UPDATE (08/23/2009 17:08 CET): I've posted a full article on the Windows Phone 7 Facebook problem HERE.
UPDATE (07/23 night):
I've re-run the iTunes File Sharing test with the just-released iOS5.0b4 (beta 4 of the forthcoming iOS 5) running on both iPad 1 and 2 (without jailbreaking, enabling iCloud
or even installing more than one app on the devices).
Unfortunately, Apple has never let screen recording applications into the AppStore. This is diametrically opposed to the situation on most other computing platforms, both mobile and desktop. Just some examples: Microsoft has never had any objection to mirroring Windows Mobile phone / PDA screens on a desktop computer.
You may already know I'm a lecturer on programming languages: Java and its relatives (e.g., C), non-language-specific technologies like OpenGL and, now, iOS programming.
Flash support has always (according to some people, painfully) been missing from the iOS platform. In the article below, I explain how you can watch any kind of Flash videos (via SkyFire) and how you can use full(!) Flash (and even Silverlight!) applications on your iPad (via AlwaysOnPC). All this without having to jailbreak!
Pure Flash videos
Unfortunately, Apple's official support for Bluetooth devices is pretty weak. Keyboard support is limited (not all otherwise, with third-party "hacks", usable models are supported) and there's no true game controller / mouse / external GPS support at all.
Fortunately, there are a lot of utilities in Cydia (accessible from any jailbroken iDevice) that provide help in using these devices.
Many think iTunes is bloatware that should in no way be used for media synchronization. This is why I started making some very serious benchmarks. In a nutshell, the results: while the actual loading, tab switching, audio media format conversion etc. of iTunes may indeed be painfully slow, particularly under Windows, for synchronizing media to iOS devices it is in no way worse than the free and highly recommended competition. Actually, just the opposite - at least with the latest (tested) iTunes versions...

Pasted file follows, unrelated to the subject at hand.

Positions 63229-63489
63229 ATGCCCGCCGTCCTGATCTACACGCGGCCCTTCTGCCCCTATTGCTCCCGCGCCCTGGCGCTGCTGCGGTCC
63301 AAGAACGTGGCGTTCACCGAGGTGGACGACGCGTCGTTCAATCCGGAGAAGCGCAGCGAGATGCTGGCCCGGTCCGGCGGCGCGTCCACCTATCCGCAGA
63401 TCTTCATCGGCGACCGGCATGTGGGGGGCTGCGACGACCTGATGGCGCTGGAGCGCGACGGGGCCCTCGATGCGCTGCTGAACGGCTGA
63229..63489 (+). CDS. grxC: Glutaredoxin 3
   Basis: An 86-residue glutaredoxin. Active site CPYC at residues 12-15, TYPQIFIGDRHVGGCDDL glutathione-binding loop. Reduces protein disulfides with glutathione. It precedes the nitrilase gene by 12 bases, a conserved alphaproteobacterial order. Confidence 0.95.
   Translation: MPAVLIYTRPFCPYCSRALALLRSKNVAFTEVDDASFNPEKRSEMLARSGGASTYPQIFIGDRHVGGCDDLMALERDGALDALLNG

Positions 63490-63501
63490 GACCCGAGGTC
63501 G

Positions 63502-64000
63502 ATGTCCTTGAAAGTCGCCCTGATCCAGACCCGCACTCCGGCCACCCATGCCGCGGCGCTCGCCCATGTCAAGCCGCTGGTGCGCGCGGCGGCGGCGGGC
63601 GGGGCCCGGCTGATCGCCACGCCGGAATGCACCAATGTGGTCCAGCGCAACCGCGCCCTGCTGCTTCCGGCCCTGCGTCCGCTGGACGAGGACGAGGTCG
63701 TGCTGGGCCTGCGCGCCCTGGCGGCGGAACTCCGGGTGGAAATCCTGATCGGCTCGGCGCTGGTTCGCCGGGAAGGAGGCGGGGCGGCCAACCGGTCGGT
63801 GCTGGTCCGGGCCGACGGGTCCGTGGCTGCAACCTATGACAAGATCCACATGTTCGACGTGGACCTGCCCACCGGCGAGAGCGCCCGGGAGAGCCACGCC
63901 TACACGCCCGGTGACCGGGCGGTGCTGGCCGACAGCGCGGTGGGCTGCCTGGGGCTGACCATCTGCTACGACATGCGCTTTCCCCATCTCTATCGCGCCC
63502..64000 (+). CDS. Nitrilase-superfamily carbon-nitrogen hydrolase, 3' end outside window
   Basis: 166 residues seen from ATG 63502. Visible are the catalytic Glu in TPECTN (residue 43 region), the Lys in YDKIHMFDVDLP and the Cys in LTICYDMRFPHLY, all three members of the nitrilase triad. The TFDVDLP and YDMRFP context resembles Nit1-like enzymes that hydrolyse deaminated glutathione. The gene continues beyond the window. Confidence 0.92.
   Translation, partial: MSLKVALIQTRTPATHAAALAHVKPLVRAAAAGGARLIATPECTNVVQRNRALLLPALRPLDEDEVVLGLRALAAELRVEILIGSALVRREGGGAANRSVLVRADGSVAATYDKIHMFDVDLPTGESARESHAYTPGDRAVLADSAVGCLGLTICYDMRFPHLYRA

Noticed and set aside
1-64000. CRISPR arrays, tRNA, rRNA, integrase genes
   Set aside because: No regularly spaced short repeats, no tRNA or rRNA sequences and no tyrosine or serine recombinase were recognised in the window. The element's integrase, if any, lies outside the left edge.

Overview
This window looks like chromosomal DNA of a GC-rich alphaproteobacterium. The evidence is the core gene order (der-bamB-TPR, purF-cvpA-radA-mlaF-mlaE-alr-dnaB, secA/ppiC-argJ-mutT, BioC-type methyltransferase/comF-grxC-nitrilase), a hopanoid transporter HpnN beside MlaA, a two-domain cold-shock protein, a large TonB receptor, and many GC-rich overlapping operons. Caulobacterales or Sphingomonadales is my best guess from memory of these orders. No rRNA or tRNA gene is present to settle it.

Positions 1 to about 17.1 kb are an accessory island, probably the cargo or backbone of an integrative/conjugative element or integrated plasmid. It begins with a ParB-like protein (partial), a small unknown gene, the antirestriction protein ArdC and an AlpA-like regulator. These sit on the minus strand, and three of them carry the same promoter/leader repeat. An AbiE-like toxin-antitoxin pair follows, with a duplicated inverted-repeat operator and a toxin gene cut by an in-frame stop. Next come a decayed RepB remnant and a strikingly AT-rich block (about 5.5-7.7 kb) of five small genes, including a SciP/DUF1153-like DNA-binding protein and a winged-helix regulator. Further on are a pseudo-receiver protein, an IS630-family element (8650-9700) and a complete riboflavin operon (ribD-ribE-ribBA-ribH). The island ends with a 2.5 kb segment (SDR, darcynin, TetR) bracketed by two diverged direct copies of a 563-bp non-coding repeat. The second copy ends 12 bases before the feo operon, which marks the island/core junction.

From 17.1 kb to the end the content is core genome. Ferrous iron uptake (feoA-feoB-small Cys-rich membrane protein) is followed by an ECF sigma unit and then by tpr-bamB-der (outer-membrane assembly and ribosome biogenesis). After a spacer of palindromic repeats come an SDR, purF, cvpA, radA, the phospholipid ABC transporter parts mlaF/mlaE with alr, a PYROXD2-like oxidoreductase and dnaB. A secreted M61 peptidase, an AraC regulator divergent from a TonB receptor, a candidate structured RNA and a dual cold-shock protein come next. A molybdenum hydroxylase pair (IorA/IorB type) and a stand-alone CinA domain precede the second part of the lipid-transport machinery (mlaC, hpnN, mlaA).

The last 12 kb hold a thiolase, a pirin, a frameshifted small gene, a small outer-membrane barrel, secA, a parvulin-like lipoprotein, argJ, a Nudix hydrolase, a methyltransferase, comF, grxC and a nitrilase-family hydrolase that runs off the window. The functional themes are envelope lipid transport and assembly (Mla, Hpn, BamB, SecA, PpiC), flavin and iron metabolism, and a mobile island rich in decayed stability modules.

I also wanted to provide up-to-date benchmark results – something like the excellent, albeit highly outdated ones HERE.
Today, I've played a bit with printing right from iOS devices (iDevices for short).
As you may know, Apple's own solution, AirPrint, is compatible with only few printers, all from HP. (Fortunately, no longer only the [in my humble opinion] lowly and unreliable inkjets are supported, but also LaserJets, but still: there's still no support for other manufacturers' gear and not even HP's own, older models.)
Needless to say, the two printers I tried to print to, a Samsung MI-2525w and an HP LaserJet 1320, aren't supported either.
UPDATE (20:15 CET, the same day)
: a reader at MacRumors, Night Spring
, has mentioned I've forgotten to point out the other and, in this case, Phone Disk-less and even Windows-friendly way of quickly transferring a complete directory structure to GoodReader
running on the iDevice: zip all the files up into one big ZIP file and drop it into the File Sharing frame of GoodReader in iTunes. I've even prepared a video showing this:
I've long been working on my forthcoming full(!) tutorial and comparison of everything video playback on iDevices. Now that I'm also writing a full comparison of all iDevice file accessor and media synchronizing tools, I've also very thoroughly tested the video (among other things, MPEG2 TS) conversion of the, otherwise, excellent and highly recommended SyncPod (by iSkysoft) tool. This – and the recent, great jailbreaking and XBMC releases – made me publish a separate, dedicated article. This all means that, as usual, my article contains tons of never-before-published information on generic video conversion, cutting etc. related information. Feel free to ask (in the comment section) if you'd like a more thorough explanation on any of the discussed (sub)subjects!